Embattled Uvalde School District Police Chief Pete Arredondo has resigned from his seat in the Uvalde City Council, roughly a month after being sworn in to the position.
The Uvalde Leader-News was the first to report on Arredondo’s resignation plans early Saturday afternoon.
Uvalde city leaders said they received his official letter of resignation late Saturday afternoon after learning the news from the local paper.
"After much consideration, it is in the best interest of the community to step down as a member of the City Council for District 3 to minimize further distractions," Arredondo said in his letter. "The Mayor, the City Council, and the City Staff must continue to move forward to unite our community, once again."
The news of his resignation comes after Arredondo became the central figure in a series of tactical mistakes, including the decision to avoid confronting an 18-year-old gunman, in responding to the mass shooting at Robb Elementary School that left 19 children and two teachers dead on May 24.
NBC News has reached out to Arredondo’s attorney, but has not heard back.
Arredondo was elected to represent District 3 in the Uvalde City Council on May 7 and officially sworn in a week after the school shooting.
He is stepping down from the city council about a week after the Uvalde Consolidated Independent School District placed him on administrative leave on June 22.
Hal Harrell, the superintendent of the Uvalde school system, had said in a statement he was waiting on investigations into the mass shootings to be completed when Arredondo was placed on leave.
“Today, I am still without details of the investigations being conducted by various agencies,” he said. “Because of the lack of clarity that remains and the unknown timing of when I will receive the results of the investigations, I have made the decision to place Chief Arredondo on administrative leave effective on this date.”
Lt. Mike Hernandez took over duties of chief, Harrell said.
State authorities have described Arredondo as the incident commander during the school carnage. Arredondo has said he did not consider himself to be the officer in charge.
Officials have said Arredondo incorrectly treated the gunman as a barricaded suspect instead of an active shooter. After more than an hour, federal agents entered the room and fatally shot the gunman.
Federal and state agencies are investigating the police response.
City, state and federal law enforcement officers were also present on the campus. A SWAT-like team of agents from U.S. Customs and Border Protection eventually entered the classroom and killed the gunman.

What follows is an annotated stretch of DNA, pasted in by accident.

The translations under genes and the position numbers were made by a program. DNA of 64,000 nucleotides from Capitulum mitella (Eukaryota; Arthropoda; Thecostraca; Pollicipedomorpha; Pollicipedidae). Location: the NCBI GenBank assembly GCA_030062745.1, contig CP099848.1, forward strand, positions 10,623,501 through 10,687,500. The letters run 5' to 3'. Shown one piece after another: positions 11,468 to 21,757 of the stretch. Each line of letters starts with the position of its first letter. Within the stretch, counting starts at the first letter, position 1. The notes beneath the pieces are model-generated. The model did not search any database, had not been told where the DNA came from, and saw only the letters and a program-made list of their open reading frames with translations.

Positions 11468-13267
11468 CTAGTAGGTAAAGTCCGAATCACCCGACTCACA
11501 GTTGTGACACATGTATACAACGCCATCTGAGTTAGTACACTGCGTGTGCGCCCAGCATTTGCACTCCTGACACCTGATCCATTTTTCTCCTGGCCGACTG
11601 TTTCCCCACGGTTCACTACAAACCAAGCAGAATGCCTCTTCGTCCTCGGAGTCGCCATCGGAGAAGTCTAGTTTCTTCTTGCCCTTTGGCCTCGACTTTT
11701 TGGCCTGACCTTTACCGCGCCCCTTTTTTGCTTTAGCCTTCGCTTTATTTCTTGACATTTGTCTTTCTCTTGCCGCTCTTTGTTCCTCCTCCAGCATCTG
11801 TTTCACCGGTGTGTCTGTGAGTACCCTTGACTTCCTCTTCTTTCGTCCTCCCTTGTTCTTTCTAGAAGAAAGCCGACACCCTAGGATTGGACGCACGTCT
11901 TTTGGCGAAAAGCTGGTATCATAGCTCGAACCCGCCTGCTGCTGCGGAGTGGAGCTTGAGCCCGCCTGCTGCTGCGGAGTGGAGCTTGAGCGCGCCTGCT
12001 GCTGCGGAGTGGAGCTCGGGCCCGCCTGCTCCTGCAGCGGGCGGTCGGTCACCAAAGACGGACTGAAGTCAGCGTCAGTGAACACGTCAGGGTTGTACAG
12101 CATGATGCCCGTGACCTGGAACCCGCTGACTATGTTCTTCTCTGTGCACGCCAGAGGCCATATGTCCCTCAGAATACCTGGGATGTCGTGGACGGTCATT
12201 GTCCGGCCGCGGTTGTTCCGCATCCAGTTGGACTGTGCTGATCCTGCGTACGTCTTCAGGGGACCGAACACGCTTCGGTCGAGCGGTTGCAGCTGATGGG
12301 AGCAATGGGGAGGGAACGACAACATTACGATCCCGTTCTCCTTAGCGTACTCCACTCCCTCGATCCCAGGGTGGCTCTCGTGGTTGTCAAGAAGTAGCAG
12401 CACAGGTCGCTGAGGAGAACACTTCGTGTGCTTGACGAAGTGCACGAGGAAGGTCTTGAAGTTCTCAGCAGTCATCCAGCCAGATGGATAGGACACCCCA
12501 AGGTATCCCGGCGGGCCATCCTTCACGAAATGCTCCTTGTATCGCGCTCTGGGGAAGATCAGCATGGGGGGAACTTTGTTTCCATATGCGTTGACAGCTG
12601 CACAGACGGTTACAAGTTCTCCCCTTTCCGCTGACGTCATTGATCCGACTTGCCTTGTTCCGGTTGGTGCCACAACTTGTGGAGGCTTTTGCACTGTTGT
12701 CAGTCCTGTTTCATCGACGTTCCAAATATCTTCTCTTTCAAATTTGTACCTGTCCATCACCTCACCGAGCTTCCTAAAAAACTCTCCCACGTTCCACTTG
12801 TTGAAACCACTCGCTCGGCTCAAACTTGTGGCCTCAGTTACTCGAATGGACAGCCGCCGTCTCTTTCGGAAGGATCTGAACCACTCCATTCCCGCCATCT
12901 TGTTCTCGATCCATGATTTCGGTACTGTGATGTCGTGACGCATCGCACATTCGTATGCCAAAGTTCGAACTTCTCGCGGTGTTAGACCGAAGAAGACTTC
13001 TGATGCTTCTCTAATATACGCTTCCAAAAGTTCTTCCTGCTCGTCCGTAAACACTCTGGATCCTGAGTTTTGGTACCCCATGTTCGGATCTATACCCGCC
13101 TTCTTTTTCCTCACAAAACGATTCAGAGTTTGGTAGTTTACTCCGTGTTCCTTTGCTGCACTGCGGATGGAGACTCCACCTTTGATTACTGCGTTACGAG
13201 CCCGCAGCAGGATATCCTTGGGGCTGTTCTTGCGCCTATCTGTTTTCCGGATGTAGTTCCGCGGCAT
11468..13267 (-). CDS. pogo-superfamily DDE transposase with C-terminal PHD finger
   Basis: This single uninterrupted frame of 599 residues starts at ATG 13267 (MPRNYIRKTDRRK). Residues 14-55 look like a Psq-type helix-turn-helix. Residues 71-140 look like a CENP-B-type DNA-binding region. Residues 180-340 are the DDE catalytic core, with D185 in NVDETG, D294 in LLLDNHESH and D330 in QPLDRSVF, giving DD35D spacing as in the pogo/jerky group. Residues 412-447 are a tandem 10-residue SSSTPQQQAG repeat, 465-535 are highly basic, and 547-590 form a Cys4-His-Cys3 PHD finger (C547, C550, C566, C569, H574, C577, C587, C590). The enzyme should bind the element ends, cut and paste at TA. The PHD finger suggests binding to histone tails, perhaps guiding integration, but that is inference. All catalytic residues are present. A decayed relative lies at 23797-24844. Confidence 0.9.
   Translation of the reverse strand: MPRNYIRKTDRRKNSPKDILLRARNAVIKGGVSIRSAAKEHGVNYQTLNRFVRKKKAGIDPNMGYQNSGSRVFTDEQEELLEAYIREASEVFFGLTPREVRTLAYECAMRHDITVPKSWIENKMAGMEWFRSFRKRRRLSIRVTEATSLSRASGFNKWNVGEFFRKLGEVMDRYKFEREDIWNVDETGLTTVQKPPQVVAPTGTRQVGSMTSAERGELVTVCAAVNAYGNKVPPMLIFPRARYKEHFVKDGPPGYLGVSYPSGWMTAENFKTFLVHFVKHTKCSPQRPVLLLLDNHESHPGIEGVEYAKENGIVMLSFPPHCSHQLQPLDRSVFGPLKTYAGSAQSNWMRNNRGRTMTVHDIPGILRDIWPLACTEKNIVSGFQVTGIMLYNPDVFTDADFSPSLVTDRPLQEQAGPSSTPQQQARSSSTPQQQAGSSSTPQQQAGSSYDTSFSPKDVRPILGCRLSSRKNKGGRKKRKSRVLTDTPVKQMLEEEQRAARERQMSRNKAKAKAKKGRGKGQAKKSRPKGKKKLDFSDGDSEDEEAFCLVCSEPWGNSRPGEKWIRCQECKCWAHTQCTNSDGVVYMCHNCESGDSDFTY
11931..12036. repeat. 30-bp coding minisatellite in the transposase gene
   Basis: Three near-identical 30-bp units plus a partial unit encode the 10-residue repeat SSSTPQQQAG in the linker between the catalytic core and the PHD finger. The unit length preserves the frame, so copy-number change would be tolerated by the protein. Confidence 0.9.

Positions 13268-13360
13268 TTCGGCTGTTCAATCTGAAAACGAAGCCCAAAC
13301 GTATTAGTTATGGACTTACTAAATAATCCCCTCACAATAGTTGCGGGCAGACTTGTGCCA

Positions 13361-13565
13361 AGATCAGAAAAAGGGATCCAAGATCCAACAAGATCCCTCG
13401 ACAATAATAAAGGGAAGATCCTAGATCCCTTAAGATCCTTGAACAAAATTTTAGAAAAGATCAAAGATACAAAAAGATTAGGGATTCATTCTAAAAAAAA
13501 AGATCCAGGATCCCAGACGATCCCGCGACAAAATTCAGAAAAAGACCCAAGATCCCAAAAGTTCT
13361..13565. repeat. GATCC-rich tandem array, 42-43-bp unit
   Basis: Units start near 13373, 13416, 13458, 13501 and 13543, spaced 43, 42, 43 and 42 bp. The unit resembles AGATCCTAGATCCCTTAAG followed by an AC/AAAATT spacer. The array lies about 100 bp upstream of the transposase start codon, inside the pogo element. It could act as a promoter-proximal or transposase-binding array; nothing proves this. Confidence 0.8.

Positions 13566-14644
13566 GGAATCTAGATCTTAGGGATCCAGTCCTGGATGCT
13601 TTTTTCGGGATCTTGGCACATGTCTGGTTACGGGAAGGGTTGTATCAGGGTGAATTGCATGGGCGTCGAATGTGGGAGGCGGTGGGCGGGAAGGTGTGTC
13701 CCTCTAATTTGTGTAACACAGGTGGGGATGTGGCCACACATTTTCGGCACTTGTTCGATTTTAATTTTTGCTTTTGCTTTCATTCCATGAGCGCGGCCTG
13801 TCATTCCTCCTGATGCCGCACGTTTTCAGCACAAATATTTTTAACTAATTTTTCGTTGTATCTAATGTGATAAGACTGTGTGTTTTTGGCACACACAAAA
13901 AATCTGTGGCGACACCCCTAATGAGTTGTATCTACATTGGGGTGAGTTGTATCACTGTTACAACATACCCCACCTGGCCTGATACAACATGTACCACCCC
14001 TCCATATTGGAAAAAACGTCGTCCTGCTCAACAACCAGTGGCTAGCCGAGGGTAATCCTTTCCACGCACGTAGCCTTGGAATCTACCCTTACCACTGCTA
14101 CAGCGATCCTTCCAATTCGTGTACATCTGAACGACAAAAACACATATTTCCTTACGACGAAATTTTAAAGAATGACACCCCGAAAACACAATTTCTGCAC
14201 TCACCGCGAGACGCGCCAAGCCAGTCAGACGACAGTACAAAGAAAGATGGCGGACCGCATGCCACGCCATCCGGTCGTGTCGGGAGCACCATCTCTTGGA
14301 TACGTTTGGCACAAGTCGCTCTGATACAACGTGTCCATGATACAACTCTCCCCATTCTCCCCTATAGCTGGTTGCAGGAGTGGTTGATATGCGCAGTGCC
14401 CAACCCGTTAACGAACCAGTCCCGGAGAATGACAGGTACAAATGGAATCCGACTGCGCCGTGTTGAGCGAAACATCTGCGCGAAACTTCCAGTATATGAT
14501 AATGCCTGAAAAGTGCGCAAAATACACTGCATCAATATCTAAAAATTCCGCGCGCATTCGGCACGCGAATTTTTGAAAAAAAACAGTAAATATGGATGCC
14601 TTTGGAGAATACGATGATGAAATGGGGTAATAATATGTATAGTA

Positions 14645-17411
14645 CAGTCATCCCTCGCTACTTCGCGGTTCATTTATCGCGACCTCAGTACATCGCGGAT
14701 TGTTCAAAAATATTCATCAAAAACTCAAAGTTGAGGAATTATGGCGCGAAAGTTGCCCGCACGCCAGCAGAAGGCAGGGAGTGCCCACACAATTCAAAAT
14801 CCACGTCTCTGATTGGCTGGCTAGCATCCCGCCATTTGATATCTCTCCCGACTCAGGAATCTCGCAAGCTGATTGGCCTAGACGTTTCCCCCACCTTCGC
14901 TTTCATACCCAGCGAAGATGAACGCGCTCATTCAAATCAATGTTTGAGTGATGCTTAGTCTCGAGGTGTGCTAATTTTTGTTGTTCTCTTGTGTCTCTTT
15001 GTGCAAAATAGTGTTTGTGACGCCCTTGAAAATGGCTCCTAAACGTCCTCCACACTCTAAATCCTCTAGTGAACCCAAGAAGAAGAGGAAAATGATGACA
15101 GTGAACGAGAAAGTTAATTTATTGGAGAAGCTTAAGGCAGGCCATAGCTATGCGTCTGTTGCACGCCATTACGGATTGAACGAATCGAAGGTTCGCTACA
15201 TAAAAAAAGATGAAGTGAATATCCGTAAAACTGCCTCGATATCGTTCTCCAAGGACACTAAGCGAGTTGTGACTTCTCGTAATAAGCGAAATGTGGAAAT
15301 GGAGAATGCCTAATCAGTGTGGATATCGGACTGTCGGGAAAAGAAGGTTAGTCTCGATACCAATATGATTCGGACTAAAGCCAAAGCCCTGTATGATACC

Texas Department of Public Safety Col. Steve McCraw on June 21 described police actions as an “abject failure” during a senate committee hearing.
“We do know this, there’s compelling evidence that the law enforcement response to the attack at Robb Elementary was an abject failure and antithetical to everything we’ve learned over the last two decades since the Columbine massacre,” he told lawmakers in Austin.
During the hearing, McCraw said the classroom where the shooter was holed up was unlocked. It was widely reported after the shooting that police were kept from breaking into the classrooms and were looking for keys because the doors were locked.
One hour, 14 minutes and 8 seconds passed from the time police entered the building until the gunman was killed, according to McCraw and a released timeline.
“The only thing stopping a hallway of dedicated officers from Room 111 and 112 was the on-scene commander who decided to place the lives of officers before the lives of children,” he said. “The officers have weapons. The children had none. The officers had body armor. The children had none. The officers had training. The subject had none.”
Law enforcement officers and at least one ballistic shield were in the school about 19 minutes after the gunman entered classrooms, according to McCraw and the timeline.
Arredondo has generally avoided the media since the bloodshed on the Uvalde campus. But he told The Texas Tribune in June that officers never “hesitated, even for a moment, to put themselves at risk.”
Arredondo, who took over as police chief for the school district in 2020, also told The Tribune he considered himself a front-line responder — not the person managing the broader response.
“I didn’t issue any orders,” he told The Tribune. “I called for assistance and asked for an extraction tool to open the door.”
According to The Tribune, once Arredondo determined he could not enter the classroom with the gunman inside, he dialed police dispatch from his cellphone and asked for a tactical unit, snipers and an extrication tool to open the door.
“It’s not that someone said stand down,” Arredondo’s lawyer, George Hyde, told The Tribune. “It was, ‘Right now, we can’t get in until we get the tools. So we’re going to do what we can do to save lives.’ And what was that? It was to evacuate the students and the parents and the teachers out of the rooms.”
Arredondo was elected to the Uvalde City Council on May 7, and he was sworn in during a private ceremony May 31, a week after the shooting. There was supposed to be a council meeting that day, but it was canceled because of the shooting.
When the council reconvened for a special emergency meeting a week later, on June 7, he failed to show up.
Arredondo also did not attend a meeting on June 21 at which the council unanimously declined to grant his request for a leave of absence from future council meetings.
Uvalde Mayor Don McLaughlin said during the same council meeting Robb would be demolished because, "You can never ask a child to go back or a teacher to go back in that school ever."
CORRECTION (July 18, 2022, 9 a.m. ET): A previous version of this article misstated Pete Arredondo’s title. He is the Uvalde school district police chief, not the Texas police chief.